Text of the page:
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Afghanistan’s fate: Fulbright program sows hope

By French Hill-This year, we will celebrate the 70th anniversary of the Fulbright program. Established in 1946 by then-Arkansas U.S. Sen. J. William Fulbright, this exceptionally American contribution to the world has educated over 360,000 students from 165 countries, including 52 Nobel Laureates and 31 heads of state.

Little known is the contribution of this program to the relationship between America and Afghanistan. Starting in 1952 and all the way through 1979, 250 Afghans studied in the U.S., and 105 Americans studied in Afghanistan.

Following the Russian invasion of Afghanistan and the subsequent takeover of the country by the Taliban, the Fulbright program became absent in Afghanistan until recently. Since 2003, there has been a rebirth of the program, with over 450 Afghans pursuing professional and graduate study in the United States.

Recently, I had the good fortune of having tea in Kabul with one of those students, Naheed Esar, a native of Jalalabad, Afghanistan.

At four months old, she and her family were forced to flee to Pakistan, where they lived in a refugee camp. In 1999, she moved back to her native country and studied in an underground school in Herat Province. In meeting with her, I quickly realized I was in the presence of a remarkable individual, one whose story should remind all of us that there can be a future with a free Afghanistan.

During our time together, I learned that she comes from a long line of extraordinary women. Her inspiration for her own success was her grandmother, a freedom fighter and founder of three schools. The indomitable spirit of her and her family has resulted in Naheed’s successful graduation from the University of Arkansas as a Fulbright Scholar with a master’s degree in cultural anthropology.

Today, she is in her home country pursuing a career as an independent researcher and writer. She has completed a longitudinal research project on the lives of widows in Kabul and, as a result, has founded a “Widows Association” to help the many women who have struggled with loss from decades of strife in Afghanistan.

In November, we were reminded of the extent to which women have been oppressed in Afghanistan when the long trial of a young woman accused of adultery ended in her gruesome murder by stoning in Ghor Province at the hands of Taliban zealots.

While this paints a picture of the challenges that still exist in Afghanistan, we also have seen major improvement in the last 14 years. In 2001, no girls attended school, and only one million young boys did. Since that time, according to the World Bank, Afghanistan has seen 560 new schools built with over eight million enrolled–more than one-third of which are girls. Likewise, life expectancy in 2001 was 44, and today it is 64.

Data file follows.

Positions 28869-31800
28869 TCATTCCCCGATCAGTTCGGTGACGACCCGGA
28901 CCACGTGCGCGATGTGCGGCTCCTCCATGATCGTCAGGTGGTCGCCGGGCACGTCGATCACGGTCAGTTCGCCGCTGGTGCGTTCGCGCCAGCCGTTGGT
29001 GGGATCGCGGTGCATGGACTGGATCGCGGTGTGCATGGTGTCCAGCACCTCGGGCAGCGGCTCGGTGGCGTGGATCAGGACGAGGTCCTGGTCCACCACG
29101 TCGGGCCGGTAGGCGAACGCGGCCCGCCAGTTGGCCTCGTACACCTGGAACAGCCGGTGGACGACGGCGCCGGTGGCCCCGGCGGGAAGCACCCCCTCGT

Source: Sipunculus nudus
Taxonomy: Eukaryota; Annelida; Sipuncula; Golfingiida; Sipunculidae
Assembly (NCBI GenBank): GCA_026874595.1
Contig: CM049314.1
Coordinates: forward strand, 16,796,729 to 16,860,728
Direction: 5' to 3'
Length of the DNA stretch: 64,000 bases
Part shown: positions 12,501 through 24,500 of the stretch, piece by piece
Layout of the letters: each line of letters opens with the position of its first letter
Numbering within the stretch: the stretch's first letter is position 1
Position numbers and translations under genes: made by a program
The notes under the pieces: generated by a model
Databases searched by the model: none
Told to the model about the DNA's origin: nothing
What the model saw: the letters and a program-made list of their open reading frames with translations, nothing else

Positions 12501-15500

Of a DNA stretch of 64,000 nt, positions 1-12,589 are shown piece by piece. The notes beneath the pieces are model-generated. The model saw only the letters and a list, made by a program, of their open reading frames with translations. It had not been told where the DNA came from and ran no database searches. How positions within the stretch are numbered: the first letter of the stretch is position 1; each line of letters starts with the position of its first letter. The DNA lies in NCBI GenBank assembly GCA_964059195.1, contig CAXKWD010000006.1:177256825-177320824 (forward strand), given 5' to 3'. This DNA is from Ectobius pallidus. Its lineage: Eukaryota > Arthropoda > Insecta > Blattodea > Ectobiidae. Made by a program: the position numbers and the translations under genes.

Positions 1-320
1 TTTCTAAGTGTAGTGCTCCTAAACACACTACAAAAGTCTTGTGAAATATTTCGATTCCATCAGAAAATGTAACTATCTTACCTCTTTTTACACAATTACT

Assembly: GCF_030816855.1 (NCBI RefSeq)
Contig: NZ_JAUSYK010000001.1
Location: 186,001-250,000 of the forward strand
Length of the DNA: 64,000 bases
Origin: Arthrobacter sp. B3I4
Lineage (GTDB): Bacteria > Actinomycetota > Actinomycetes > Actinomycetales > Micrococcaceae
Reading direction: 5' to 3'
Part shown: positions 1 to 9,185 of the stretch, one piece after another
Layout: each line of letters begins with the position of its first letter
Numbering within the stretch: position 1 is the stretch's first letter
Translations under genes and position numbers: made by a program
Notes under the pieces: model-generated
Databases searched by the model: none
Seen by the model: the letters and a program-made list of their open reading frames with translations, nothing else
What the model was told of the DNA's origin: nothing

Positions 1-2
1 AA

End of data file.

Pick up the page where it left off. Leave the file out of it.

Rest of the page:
Naheed is a leader of this mini-renaissance, and it is the education she has received that has made her an integral part in the fight for a hopeful and economically independent Afghanistan. However, with a literacy rate of only 38.2 percent, there is no chance for a great democracy until Naheed’s experience becomes the rule and not just the exception–just as we know in our own country.

And, while education is important for their entire population, it is particularly critical for the women of Afghanistan. For not only does education advance their lives and opportunities, but it enriches the entire culture, building better communities and families.

Many have questioned America’s continued involvement in Afghanistan, and this is understandable given that when we invest so much in something we want to see immediate returns on that investment. But even the most cynical among us should be able to look at stories like Naheed’s and be proud of the work America is doing to provide young men and women in Afghanistan the power to control their own destiny.

Recently, the president made the decision to continue America’s military investment in Afghanistan. While I agree with his decision, we need to acknowledge that this is not a mission American men and women in uniform can win all on their own. Access to education will ultimately be what makes or breaks the future of liberty and democracy in this war-torn country.

There is no better time to sing this message than on the 70th anniversary of a program that has resulted in amazing advances for people all across the globe, including many in Afghanistan.

The road is long, but the future is in the hands of Naheed and the other brave young people who will not concede their futures to terror.

I take inspiration from a beautiful poem published in a 2015 collection of works by the Afghan’s Women Writing Project titled “Washing the Dust from Our Hearts.” Masuama’s poem, “Yesterday, Today, Tomorrow,” contains these verses for the future: “Yesterday my sister was stoned, today she is studying to be a doctor, and tomorrow she will save a life.”—(The Democrat-Gazette)

 

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